I’m delighted to introduce Greg Hanscom as Crosscut’s new editor-in-chief. Greg is an award-winning reporter and editor with two decades of experience creating and leading online news sites. We selected Greg to lead Crosscut’s editorial team from a pool of more than two dozen candidates from around the country. He was the unanimous choice of the Board of Directors of Crosscut Public Media and won overwhelming support from Crosscut’s editorial and administrative staff.
Greg brings a diverse portfolio to Crosscut. He’s covered urban issues such as inner city schools, transportation and development, and issues vital to rural lands, like water, public lands and wilderness preservation.
His extensive experience in nurturing nonprofit news sites, a knack for how best to use social media, and a consistent ability to find and produce stories that make a difference was key to his selection to lead Crosscut’s news team. He’s a superb editor, a gifted writer and has been a valued mentor to a host of young reporters. He’s significantly improved every publication he's worked for and I expect him to do the same at Crosscut.
For the past four years, Greg has been senior writer and editor at Grist, the Seattle-based online environmental news site. While there he conceived, edited and partially wrote a multi-part series explaining Seattle’s struggles with traffic, affordable housing, homelessness, and environmental and economic disparities to a world wide online audience.
He left Grist in June to help produce a multimedia project about how Baltimore can combat the root causes of that city's continuing unrest and violence. This project was a follow up to the five years he worked as senior editor and editor-in-chief of Urbanite, a Baltimore multimedia magazine that wrote compelling stories about every facet of city life.
Earlier, Greg was at High Country News, a Colorado-based nonprofit magazine that covers the communities and landscape of the rural West. In 10 years, he rose to editor-in-chief and associate publisher. In that time, High Country News grew from a simple black-and-white newspaper to a full-color twice-a-month magazine with a robust web site.
“Journalism, for me, has always been about helping people understand their place in the world, and how they can be a part of shaping it,” Greg says. “That is incredibly important right now, as the Seattle metro area struggles to accommodate tens of thousands of new residents each year, and to set the stage for a more sane and sustainable future.”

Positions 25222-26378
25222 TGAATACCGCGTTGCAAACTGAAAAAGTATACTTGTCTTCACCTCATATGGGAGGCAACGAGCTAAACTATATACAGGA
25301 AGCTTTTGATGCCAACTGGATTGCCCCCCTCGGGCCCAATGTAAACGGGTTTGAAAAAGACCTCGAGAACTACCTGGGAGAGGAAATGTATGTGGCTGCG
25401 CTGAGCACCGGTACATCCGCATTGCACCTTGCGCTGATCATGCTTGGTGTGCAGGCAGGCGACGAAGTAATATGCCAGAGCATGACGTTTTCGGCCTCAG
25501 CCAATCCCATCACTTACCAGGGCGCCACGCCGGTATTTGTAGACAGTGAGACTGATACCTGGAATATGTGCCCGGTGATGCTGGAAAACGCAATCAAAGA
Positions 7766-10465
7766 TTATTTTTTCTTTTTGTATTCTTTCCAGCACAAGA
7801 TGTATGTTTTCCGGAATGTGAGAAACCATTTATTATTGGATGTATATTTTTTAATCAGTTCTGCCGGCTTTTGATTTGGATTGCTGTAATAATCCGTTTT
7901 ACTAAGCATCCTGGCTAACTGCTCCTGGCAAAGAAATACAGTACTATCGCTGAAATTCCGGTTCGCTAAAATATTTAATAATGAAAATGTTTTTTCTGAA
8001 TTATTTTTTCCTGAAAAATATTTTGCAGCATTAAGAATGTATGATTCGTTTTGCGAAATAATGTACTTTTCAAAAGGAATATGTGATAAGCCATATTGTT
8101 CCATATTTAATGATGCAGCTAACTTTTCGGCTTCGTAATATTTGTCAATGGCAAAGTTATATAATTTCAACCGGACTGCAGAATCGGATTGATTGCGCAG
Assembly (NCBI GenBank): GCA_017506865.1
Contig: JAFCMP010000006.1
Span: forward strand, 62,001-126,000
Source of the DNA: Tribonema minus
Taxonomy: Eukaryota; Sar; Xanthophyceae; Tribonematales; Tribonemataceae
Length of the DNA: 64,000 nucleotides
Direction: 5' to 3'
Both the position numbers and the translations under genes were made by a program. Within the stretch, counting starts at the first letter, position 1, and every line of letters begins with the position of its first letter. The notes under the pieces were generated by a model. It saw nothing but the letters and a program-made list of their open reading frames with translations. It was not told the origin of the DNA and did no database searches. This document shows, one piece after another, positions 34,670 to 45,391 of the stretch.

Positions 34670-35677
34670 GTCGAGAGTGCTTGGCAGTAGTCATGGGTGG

In a recent story for the national news outlet Next City, he called micro-scale online news organizations like Crosscut “our new city watchdogs,” noting they have “picked up crucial beats such as schools and police policy, uncovered serious political scandals, and helped communities weather environmental catastrophe.”
Greg adds: “I’ve been lucky to work with some incredibly talented writers and editors over the years. I’m thrilled to be joining Crosscut, which plays such a key role in this community.”
Greg replaces Mary Bruno as Crosscut’s newsroom leader. Mary measurably increased the quality of Crosscut’s news coverage, netting the organization 11 awards from the Society of Professional Journalists last year alone.
Greg and his wife, Tara Thomas, live in the Wallingford area with their two daughters, Lucia, 10, and Chloe, 7. A Utah native and a graduate of Middlebury College in Vermont, Greg is an avid skier and an accomplished ultramarathon runner. A long-time bicycle commuter, he can be spotted most days pedaling across town on a retrofitted 1994 Specialized Stumpjumper M2.
Please join me in welcoming Greg Hanscom to the Crosscut family, and keep an eye out for opportunities to meet him in person over the coming months. I know he’s eager to hear from our members and readers about how you use Crosscut, and how it can better provide the tools you need to be a force of change within our Northwest community.